The global bond ETF industry has gone from strength to strength so far this year in terms of inflows despite anticipated interest rate hikes in the US.
Global bond passive funds gained a total of $44.5 billion in the first quarter of 2017, a new record, compared to a high of $42.5 billion in the same period last year, found BlackRock.
Hikes don’t scare investors
The news comes after Federal Reserve Chair Janet Yellen decided to raise interest rates in the US in mid-March for the third time since the 2008 credit crisis and the second time in three months, dragging the base rate from 0.75% to 1%.
(Although the rate has hovered near zero for almost a decade, medium-term investors will remember the US base rate was above 6% at the height of the tech bubble in 2000.)
The US has a 2% inflation target level. Yellen said the Fed was prepared to continue raising rates several times in 2017 to keep inflation at bay and has set aside concerns about the impact the hikes would have on consumer spending. Core and headline inflation has headed sharply upwards since US President Donald Trump was elected in November, with both rising to above 2%.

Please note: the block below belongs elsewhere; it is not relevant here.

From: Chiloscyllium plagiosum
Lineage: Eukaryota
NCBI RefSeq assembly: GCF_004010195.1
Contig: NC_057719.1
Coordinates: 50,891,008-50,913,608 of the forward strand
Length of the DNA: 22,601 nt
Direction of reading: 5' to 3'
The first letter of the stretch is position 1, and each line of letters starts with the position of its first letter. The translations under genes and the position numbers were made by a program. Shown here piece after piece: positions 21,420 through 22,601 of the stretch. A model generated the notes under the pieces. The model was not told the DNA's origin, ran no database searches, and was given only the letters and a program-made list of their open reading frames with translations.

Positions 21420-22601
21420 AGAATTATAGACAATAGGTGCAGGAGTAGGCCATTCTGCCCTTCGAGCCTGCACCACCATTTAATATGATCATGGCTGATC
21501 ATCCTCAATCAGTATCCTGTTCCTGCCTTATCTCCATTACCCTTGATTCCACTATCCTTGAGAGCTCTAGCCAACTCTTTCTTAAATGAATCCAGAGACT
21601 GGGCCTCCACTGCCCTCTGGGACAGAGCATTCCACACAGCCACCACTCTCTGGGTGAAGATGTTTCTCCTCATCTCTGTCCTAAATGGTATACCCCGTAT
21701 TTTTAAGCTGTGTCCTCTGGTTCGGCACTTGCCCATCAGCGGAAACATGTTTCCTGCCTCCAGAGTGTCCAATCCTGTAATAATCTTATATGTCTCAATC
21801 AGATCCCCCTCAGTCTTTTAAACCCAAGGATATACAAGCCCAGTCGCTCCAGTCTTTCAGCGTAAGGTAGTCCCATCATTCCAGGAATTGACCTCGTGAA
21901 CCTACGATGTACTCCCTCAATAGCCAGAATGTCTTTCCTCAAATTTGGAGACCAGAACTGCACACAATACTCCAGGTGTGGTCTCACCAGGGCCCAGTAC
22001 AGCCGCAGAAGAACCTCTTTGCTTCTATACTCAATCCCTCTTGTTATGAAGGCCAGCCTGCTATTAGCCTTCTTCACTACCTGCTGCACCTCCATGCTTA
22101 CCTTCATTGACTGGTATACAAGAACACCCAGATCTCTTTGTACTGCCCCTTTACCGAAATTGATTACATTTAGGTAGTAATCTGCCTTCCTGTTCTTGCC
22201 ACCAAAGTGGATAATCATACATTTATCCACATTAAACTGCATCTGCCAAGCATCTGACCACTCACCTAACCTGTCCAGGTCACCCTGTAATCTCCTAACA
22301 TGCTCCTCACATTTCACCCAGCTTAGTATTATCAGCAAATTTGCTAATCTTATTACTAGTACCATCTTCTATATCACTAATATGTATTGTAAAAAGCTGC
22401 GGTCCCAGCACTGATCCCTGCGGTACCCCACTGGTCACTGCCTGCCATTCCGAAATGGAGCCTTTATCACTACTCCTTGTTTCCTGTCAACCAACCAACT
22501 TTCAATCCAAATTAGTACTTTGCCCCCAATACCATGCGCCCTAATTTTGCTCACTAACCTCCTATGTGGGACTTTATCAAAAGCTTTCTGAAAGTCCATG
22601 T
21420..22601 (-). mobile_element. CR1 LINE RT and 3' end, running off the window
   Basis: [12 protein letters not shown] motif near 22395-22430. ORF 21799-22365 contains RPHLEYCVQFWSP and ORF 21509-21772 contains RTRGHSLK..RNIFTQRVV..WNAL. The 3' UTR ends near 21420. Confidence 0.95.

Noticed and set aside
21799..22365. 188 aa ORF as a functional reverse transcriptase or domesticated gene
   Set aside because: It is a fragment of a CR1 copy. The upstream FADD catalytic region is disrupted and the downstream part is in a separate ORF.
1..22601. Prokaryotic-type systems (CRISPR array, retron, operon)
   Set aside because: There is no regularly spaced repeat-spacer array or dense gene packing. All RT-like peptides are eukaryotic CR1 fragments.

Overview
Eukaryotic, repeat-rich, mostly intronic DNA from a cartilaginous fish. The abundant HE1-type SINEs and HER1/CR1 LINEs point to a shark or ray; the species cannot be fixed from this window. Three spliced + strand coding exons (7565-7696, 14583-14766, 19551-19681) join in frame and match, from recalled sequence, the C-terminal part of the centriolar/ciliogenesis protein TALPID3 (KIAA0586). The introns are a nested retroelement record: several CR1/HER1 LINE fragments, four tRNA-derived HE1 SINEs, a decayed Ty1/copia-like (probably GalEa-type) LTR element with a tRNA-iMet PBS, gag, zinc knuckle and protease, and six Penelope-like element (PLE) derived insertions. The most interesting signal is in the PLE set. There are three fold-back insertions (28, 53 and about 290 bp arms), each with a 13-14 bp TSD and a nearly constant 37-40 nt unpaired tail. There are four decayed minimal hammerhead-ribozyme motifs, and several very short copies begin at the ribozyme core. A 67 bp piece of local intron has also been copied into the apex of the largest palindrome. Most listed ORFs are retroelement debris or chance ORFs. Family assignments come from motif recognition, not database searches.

Despite a hike in interest rates, inflows to US investment grade credit saw strong demand due to positive economic data, with $14.4 billion inflows to related ETFs over the first quarter.
Investors also favoured protecting their portfolios from inflation, by investing $3.6 billion into Treasury Inflation Protected Securities ETFs in the same period.
Bonds remain key for portfolio construction
No matter central bank policy, bonds remain a crucial part of a diversified portfolio. If investors are concerned about interest rates, short-dated debt ETFs are preferable as the underlying bonds are less sensitive to hikes.
The Vanguard Short-Term Bond Index Fund (BSV) has over $21 billion under management and costs just 0.09%. Another cheap, liquid option for short-term, corporate investment grade debt is the Vanguard Short-Term Corporate Bond Index Fund (VCSH) for 0.07% fees.
US investors would be advised to choose bond ETFs that are well diversified, relatively cheap and liquid.
A fund that covers the whole fixed income market in the US is the $898 million iShares Core Total USD Bond Market ETF (IUSB) for 0.08%.